What could possibly be the point of such research? Presumably the way to prevent teenage violence is to provide teenagers with better options than kicking the shit out of someone. Maybe provide them with somewhere decent to live, give them a useful education or a good job. I fail to see how scanning their brains will facilitate those kinds of changes.

Perhaps the researchers hope that parents will volunteer their children for brain scans so that the kids with ‘violent brains’ can be selected out and sent to a ‘brain reprogramming camp’. Or perhaps they hope that surgeons will be able to take out the violent bits and add non-violent bits.

The researchers do suggest that demonstrating an ‘abnormal’ brain reaction will ‘change the natural argument that these children are morally flawed’. Except it won’t. We already know that only some teenagers are violent and most are not. It is obviously the case that there is something different in the brains of violent teenagers because everything is mediated through the brain. But that does not explain why someone is violent. Someone may be violent because they have learned that they must fight to survive. Others might be violent because they have seen violence throughout their lives and have been raised to believe that violence is a useful response to stress. Alternatively they may be violent because they like it. A brain scan won’t help you decide between those alternatives.

But this isn’t just another story about wacky researchers doing bad science. This is a story about wacky researchers proposing bad science. The researchers at UCL have not scanned a single teenager and they do not, as yet, even have the money to scan teenagers. Presumably somebody instructed the UCL press office to press release an idea. Typically scientists float their ideas over coffee with colleagues or through more formal seminars. Ideas that survive those conversations might then be submitted for formal peer review by research journals or grant-awarding bodies. That would be followed by actual research yielding data that might be of interest to the press and a broader audience. Bypassing that process and going straight to the Daily Mail is distinctly odd. But then again, this whole idea stinks anyway.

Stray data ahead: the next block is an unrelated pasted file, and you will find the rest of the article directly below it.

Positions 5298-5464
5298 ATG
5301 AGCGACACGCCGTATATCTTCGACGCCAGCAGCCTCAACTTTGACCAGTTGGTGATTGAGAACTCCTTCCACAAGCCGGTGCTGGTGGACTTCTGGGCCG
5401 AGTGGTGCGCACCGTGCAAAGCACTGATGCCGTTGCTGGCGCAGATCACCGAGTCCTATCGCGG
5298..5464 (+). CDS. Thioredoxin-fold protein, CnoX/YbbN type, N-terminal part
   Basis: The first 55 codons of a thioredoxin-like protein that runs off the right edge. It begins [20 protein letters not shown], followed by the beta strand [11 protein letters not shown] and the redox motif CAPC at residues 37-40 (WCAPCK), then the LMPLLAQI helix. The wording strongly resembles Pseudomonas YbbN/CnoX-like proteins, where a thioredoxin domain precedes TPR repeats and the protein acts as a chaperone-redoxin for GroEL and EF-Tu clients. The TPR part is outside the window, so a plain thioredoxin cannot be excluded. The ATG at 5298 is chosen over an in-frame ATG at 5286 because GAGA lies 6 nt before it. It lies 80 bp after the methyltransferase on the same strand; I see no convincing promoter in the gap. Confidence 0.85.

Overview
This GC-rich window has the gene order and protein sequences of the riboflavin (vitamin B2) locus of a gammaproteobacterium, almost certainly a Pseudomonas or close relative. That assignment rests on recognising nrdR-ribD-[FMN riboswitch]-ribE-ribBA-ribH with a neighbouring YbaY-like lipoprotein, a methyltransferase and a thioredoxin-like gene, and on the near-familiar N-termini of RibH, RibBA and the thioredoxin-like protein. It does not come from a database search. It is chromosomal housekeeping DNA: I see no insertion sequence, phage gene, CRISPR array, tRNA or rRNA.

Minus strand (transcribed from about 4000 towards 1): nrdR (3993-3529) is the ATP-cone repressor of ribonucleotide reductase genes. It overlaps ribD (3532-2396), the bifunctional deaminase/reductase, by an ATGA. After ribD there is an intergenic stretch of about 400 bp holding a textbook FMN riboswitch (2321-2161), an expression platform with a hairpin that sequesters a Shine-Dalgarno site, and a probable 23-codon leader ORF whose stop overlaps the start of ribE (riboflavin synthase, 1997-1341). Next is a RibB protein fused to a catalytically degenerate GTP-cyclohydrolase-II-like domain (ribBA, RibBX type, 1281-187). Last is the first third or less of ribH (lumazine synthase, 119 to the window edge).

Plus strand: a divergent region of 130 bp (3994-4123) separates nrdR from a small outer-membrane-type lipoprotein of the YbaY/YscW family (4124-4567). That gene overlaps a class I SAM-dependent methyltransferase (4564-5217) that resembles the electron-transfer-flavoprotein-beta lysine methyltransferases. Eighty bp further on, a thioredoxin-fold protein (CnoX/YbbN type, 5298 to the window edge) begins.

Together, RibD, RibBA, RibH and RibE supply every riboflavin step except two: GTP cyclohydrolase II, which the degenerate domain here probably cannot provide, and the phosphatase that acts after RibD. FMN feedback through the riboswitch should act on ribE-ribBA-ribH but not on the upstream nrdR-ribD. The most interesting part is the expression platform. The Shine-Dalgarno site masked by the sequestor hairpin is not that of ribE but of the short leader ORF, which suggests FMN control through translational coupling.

Stuart Derbyshire is senior lecturer in psychology at the University of Birmingham.

Previously on spiked

Frank Furedi felt that therapy culture was one the greatest threats to public health. Mick Hume explained why knife crime cuts us to the quick. Brendan O’Neill thought it was time to cut the crap in discussions about Britain’s ‘knife culture’. Rob Lyons said claims that Peckham, in South London, is a ‘war zone’ were wide off the mark. Frank Furedi argued that the real problem today is not that ‘yoofs’ are running riot, but that grown-ups lack the confidence to engage with them. Or read more at spiked issue Anti-social behaviour.

To enquire about republishing spiked’s content, a right to reply or to request a correction, please contact the managing editor, Viv Regan.

Topics Politics